Pareidolia and Signifying the Insignificant
By chance, the interiors of sliced bell peppers look like screaming faces. A cloud can resemble an animal, an Imperial Destroyer, or Godzilla looming over Tokyo. Pareidolia, or the perception of patterns in natural phenomena, can be lighthearted and imaginative.
Signs play, and we recognize patterns by connecting images we perceive to forms we already know. We assess and act accordingly. What does one do with this visual information except chuckle and move on, or keep scrolling? Some forms of pareidolia fail to register beyond temporary amusement.
The philosopher Richard Wollheim made a distinction between what he called “seeing-in” as opposed to “seeing-as.” We see in a sliced bell pepper a screaming face, but we would never see a bell pepper as a screaming face, never confuse a vegetable for a human. (First of all, the scale is all wrong.) In this case, seeing-as is an obvious mistake, a comedy of errors. But what if we think of seeing-as not in terms of a visual error in pattern recognition, but as more of a general means of making meaning of signs we perceive?
Consider pareidolia on a cosmological scale. Humans before us looked at the array of stars in the sky and saw images in them. These images solidified into constellations, and they acquired significance when we named them. For some, chance resemblance and chance circumstances then combine to signify a world view. Astrology tells me that the arbitrary timing of my birth has much to do with my personality traits. As a Taurus, I am told that I am prone to being stubborn. I might reflect on all my experiences and remember all the times I was unyielding, and agree. But in that process of filtering through my memories, I might discount all the times I conceded. This is confirmation bias at work. I see what I want to see. Nowadays, if I want to see a screaming face in a sliced bell pepper, I will see it.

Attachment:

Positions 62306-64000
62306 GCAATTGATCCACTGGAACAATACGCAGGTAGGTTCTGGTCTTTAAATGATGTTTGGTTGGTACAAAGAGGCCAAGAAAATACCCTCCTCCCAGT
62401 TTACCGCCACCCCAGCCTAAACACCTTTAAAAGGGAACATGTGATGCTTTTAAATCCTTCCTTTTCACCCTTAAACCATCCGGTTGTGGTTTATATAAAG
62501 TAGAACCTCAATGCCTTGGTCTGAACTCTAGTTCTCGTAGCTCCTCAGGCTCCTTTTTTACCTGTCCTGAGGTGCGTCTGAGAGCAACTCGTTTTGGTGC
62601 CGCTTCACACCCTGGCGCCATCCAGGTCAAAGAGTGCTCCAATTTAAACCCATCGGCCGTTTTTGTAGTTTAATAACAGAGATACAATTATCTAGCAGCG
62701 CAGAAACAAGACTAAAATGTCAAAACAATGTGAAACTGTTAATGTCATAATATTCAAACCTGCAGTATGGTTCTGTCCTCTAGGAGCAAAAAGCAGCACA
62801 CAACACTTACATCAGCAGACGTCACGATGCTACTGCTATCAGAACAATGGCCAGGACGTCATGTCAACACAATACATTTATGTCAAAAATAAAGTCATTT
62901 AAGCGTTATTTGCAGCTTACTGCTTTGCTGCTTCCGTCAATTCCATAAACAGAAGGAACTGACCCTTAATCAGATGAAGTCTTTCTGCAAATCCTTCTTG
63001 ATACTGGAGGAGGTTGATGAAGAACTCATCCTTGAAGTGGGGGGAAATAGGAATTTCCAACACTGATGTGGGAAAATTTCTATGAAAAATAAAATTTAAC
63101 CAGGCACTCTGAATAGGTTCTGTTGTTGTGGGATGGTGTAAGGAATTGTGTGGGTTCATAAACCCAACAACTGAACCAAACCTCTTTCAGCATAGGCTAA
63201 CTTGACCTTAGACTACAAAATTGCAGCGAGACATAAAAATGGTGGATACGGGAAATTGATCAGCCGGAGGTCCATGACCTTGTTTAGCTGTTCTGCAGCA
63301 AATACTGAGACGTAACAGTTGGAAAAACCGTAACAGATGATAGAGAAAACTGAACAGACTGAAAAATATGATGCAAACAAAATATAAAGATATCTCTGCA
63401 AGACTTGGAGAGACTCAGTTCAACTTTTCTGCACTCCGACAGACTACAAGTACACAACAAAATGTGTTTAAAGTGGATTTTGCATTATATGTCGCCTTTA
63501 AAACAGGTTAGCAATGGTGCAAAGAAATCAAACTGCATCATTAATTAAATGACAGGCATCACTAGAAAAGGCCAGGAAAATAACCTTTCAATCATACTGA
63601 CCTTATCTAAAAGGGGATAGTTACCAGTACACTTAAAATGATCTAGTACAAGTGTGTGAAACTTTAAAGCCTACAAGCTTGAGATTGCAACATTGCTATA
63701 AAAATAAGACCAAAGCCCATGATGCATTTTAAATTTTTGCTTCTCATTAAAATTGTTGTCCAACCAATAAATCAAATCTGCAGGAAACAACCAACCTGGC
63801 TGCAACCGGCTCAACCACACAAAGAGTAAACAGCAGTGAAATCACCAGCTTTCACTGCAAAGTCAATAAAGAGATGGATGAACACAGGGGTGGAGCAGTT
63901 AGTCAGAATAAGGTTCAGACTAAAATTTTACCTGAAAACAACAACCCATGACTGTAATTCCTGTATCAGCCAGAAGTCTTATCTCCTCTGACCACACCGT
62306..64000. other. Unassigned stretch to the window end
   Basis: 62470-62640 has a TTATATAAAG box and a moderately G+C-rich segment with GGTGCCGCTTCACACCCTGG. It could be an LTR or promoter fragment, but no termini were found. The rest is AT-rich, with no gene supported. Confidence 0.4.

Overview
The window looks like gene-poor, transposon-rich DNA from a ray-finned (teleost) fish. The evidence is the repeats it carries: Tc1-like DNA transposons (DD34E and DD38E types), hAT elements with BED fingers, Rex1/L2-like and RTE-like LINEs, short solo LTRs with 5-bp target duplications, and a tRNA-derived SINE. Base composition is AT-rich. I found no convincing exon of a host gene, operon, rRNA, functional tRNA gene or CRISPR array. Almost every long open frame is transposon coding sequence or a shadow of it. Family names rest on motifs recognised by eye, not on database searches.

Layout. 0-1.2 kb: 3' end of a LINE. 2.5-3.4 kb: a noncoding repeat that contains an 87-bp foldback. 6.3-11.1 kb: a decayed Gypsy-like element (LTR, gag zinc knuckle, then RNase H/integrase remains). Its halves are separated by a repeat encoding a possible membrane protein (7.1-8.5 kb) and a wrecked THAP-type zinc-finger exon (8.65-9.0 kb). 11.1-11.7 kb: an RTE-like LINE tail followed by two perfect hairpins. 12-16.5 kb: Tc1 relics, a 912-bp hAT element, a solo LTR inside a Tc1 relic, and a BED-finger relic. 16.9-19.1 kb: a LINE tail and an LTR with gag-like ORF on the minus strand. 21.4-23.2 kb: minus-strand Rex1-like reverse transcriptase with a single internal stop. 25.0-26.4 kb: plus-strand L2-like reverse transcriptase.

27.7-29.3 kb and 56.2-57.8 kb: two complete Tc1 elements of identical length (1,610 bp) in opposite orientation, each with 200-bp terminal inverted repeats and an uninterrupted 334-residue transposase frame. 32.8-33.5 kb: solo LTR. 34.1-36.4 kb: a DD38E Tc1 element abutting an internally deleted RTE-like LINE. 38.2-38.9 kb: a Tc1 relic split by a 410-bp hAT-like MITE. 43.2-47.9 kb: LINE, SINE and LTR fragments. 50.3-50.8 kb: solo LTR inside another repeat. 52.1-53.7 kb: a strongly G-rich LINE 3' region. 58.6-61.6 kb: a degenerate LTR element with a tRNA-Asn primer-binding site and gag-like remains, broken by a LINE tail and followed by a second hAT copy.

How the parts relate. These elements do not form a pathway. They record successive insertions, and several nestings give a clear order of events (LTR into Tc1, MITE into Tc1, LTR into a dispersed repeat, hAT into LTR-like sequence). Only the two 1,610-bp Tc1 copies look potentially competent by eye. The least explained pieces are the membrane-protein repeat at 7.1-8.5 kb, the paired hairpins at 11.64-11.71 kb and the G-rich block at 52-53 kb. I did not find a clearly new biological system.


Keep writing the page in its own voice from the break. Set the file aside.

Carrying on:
Why, in our eyes, do things that are not alike look alike? The answer might lie in the stars. Returning to cosmological scale—and scale is everything—Carl Sagan reminds us of our puny, insignificant existence relative to the universe. There are more stars out there than there are grains of sand on earth. Human history on the cosmic calendar corresponds to the last minute on December 31. The magnitude of this scale can hardly be felt; comprehending it is humbling enough. The remedy, according to Sagan, is this: “For small creatures such as we, the vastness is bearable only through love.” What is love but connection? We counter our own relative insignificance through the act of signifying and making meaning, through likeness.
To consider the chance play of signs in the wide expanse of our meager lives is to engage in constellational thinking. Its effect on our conception of reality has less to do with the signs themselves, and more to do with us who perceive the signs. We register the signs as real in the process from perception to conception, from seeing to seeing-as. It only happens if we make it so. In the face of our relative standing in the cosmos, any meaning will do.